Once you’ve identified your limiting belief, the next step is to assess whether it’s true or not. Maybe you really are bad at managing money. Maybe you really do weigh more than is healthy. But maybe not. Maybe you aren’t lazy, or undisciplined, or hopeless at relationships.
The first step is to ask: “Is this true?”
Your first response may be “Of course it is!” And then you’ll be tempted to list all the evidence that supports this limiting belief.
Take me and pancakes. At first, I say, yes, of course I can’t make pancakes. I mean, I see my underdone and burned pancakes all the time. And then I was forced to confront my beliefs when we needed someone to make pancakes at Love Wins Community Engagement Center where I volunteer. I decided to step up and make the effort. At first, yes, my pancakes were a bit underdone. But as I went on, making literally dozens of pancakes, I got better. Not only did practice help, but I also had a griddle instead of a saute pan, and it turns out that really made a difference. Now I’m the designated pancake chef every Monday!
Part of my success comes from practice and proper tools. I had to make dozens of pancakes, and I had a griddle instead of a saute pan. But part of it comes from my ability to put limiting beliefs behind me. Instead of simply accepting that I can’t make pancakes, I was open to the possibility that my limiting belief wasn’t true. Maybe I really could make pancakes!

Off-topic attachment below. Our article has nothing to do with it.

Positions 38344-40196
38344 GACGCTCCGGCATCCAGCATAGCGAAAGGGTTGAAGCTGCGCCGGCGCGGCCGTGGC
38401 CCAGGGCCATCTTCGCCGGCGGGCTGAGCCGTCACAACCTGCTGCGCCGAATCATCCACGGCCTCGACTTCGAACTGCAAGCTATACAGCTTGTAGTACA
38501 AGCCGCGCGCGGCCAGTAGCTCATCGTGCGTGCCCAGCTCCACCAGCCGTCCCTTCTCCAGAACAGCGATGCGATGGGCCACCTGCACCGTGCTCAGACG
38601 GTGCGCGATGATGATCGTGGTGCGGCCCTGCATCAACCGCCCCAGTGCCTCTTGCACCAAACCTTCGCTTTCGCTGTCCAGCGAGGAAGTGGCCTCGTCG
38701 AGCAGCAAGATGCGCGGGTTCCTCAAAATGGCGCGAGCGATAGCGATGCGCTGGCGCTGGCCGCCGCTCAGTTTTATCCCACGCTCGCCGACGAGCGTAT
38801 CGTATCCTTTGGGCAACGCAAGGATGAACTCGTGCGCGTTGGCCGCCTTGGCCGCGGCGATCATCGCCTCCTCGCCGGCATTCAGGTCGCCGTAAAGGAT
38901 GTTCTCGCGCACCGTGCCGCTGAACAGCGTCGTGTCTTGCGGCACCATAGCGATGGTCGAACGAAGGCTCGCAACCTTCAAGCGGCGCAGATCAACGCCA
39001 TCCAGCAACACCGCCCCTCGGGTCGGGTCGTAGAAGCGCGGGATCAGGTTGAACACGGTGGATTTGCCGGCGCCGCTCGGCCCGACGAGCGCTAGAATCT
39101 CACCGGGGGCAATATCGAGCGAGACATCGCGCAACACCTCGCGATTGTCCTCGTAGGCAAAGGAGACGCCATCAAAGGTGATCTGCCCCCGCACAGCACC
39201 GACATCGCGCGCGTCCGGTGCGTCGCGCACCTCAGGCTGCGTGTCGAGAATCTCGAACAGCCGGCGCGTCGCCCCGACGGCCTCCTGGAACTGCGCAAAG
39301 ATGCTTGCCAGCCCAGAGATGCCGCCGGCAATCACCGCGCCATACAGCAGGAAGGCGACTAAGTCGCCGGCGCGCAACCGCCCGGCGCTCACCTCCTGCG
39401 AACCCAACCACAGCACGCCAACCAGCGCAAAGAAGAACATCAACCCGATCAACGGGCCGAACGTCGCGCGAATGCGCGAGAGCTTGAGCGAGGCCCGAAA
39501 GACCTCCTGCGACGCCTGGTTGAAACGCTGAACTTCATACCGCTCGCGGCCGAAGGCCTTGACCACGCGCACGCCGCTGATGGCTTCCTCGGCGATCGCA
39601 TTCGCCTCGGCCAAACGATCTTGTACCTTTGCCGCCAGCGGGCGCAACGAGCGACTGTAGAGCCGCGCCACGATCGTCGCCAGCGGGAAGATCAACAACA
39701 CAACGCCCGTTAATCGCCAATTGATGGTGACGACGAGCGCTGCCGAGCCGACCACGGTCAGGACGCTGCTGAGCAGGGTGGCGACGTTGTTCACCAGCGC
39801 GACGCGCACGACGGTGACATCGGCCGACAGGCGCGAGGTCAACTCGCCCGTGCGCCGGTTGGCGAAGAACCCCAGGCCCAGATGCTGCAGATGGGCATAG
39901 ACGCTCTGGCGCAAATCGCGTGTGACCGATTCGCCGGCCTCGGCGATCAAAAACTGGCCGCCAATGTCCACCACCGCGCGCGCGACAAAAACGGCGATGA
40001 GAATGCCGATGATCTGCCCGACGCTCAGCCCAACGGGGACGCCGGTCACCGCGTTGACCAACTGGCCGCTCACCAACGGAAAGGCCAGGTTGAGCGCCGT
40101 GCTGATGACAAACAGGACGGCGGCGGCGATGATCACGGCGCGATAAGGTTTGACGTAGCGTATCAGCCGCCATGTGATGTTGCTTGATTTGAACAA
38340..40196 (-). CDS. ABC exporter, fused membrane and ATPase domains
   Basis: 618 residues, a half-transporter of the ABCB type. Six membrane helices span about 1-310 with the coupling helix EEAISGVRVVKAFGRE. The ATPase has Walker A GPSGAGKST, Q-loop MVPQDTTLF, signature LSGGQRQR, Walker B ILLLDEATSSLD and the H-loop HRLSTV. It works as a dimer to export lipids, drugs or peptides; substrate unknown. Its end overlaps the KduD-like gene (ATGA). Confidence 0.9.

This is why it’s essential to ask “Is my limiting belief true?” You will never be able to overcome your limiting belief if you don’t first address the truth or lie behind it.
This question is often complicated by the generalized or subjective language that we use in limiting beliefs. If you have a specific belief, like “I can’t make pancakes,” it’s pretty easy. But if your belief is “I’m fat,” or “I’m terrible at budgeting,” it gets more challenging to answer whether this is true or not.
The key here is to get really specific. Instead of “I’m fat,” state how many pounds over your ideal weight you are. Instead of “I can’t wear dresses,” say “I’ve never found a dress that looks good on me.” Once you’ve refined the limiting belief into a specific statement, then assess if it’s objectively true.
Maybe your limiting belief is “I’m just not a girly girl.” When you start to analyze that, other limiting beliefs will spill out. Beliefs like: “I don’t have pretty hair,” “My boobs are too small,” “I don’t like other women,” “Women’s clothes are stupid and constricting,” “I’m not a helpless princess.”
You can see how this one simple question begins to open up a host of related and connected concerns. And once you’ve identified and written them all down, go back and ask “Is it true” for each statement.
Next week we’ll learn about what to do next to powerfully deal with your limiting belief, whether it’s true or not!